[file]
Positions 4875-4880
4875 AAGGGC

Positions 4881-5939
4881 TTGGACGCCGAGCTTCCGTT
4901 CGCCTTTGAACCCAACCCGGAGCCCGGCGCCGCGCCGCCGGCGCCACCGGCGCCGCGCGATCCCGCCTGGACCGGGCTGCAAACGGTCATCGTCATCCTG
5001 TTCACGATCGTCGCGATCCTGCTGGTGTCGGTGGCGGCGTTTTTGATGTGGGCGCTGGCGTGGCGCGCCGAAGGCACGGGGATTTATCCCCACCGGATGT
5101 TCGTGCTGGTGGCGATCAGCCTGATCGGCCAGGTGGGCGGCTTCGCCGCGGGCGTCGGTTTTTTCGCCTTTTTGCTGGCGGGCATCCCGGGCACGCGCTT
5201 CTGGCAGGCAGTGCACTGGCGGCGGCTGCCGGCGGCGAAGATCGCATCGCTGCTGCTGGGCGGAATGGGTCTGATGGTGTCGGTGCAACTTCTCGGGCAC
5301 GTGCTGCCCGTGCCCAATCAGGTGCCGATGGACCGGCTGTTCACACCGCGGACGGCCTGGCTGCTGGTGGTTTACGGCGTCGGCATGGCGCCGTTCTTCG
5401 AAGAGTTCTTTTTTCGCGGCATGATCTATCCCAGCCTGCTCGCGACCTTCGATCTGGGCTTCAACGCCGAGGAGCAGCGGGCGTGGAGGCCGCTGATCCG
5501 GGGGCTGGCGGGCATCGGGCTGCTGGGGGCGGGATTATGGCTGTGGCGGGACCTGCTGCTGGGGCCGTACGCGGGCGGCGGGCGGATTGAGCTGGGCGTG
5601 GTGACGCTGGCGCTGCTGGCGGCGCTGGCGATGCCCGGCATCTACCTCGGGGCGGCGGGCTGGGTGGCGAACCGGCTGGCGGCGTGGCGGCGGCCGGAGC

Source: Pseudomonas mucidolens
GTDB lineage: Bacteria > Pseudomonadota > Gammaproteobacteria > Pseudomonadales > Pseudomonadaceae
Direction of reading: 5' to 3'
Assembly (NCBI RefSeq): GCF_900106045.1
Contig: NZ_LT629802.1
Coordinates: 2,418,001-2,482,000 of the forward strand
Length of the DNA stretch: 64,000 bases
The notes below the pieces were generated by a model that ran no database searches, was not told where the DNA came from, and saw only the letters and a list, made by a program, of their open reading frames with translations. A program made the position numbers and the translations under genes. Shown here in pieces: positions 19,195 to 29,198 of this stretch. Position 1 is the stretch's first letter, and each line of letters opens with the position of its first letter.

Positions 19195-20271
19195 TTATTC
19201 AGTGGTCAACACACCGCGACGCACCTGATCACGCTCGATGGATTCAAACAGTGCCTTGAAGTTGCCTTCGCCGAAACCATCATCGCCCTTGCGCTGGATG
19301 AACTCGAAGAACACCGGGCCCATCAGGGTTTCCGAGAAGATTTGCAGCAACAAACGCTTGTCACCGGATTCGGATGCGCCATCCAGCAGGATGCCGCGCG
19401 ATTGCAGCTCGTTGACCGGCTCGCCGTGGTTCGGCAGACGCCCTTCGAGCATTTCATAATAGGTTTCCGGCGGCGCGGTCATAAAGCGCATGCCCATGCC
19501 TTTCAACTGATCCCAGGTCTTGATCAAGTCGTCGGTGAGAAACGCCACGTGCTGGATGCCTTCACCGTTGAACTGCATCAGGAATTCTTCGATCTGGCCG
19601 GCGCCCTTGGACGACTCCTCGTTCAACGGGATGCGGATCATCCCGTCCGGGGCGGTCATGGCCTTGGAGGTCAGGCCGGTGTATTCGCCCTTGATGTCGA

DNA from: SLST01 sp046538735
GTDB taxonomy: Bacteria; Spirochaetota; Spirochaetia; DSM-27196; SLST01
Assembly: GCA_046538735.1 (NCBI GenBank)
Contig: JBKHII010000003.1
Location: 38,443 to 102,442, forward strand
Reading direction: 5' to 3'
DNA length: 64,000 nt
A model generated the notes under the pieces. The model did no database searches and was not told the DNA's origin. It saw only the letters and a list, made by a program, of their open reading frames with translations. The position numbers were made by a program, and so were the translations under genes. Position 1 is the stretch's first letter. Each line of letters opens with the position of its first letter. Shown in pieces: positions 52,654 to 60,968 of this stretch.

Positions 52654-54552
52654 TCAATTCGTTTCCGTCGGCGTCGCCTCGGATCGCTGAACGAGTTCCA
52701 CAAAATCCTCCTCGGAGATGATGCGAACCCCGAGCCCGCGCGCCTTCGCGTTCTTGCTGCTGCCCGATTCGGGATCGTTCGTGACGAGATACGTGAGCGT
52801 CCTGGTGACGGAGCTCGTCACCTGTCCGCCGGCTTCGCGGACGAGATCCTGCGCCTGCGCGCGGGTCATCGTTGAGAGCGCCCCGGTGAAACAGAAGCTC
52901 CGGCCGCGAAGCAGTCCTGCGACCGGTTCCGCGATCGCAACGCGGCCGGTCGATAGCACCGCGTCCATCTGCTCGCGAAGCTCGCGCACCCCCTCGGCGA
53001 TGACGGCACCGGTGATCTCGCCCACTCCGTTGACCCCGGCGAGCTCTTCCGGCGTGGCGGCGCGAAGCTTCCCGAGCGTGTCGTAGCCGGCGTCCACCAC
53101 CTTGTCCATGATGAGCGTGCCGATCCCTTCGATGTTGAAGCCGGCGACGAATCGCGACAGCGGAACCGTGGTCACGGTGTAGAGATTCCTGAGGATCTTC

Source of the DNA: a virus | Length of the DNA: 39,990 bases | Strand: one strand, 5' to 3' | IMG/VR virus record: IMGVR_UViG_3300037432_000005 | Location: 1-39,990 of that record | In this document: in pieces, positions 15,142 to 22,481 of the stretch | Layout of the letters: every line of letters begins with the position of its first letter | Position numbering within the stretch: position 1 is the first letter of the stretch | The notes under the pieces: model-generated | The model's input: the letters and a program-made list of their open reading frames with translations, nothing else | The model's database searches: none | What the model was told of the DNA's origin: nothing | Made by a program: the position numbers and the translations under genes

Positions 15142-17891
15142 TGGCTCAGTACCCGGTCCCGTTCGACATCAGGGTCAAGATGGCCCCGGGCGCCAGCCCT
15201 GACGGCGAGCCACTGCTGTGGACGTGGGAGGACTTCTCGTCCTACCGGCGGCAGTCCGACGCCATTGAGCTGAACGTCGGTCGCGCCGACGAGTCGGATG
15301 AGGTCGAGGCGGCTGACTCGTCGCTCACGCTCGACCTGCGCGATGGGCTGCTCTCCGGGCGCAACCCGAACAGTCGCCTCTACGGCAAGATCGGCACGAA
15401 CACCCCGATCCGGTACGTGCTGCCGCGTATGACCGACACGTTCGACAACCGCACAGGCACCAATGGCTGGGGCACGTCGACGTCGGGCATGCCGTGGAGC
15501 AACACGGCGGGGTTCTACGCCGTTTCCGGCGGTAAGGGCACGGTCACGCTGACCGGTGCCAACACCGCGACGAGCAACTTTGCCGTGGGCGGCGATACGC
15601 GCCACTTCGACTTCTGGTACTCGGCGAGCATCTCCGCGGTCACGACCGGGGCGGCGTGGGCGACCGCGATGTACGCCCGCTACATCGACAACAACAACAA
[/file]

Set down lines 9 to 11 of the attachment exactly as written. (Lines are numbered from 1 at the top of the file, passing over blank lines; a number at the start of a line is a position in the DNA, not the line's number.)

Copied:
5301 GTGCTGCCCGTGCCCAATCAGGTGCCGATGGACCGGCTGTTCACACCGCGGACGGCCTGGCTGCTGGTGGTTTACGGCGTCGGCATGGCGCCGTTCTTCG
5401 AAGAGTTCTTTTTTCGCGGCATGATCTATCCCAGCCTGCTCGCGACCTTCGATCTGGGCTTCAACGCCGAGGAGCAGCGGGCGTGGAGGCCGCTGATCCG
5501 GGGGCTGGCGGGCATCGGGCTGCTGGGGGCGGGATTATGGCTGTGGCGGGACCTGCTGCTGGGGCCGTACGCGGGCGGCGGGCGGATTGAGCTGGGCGTG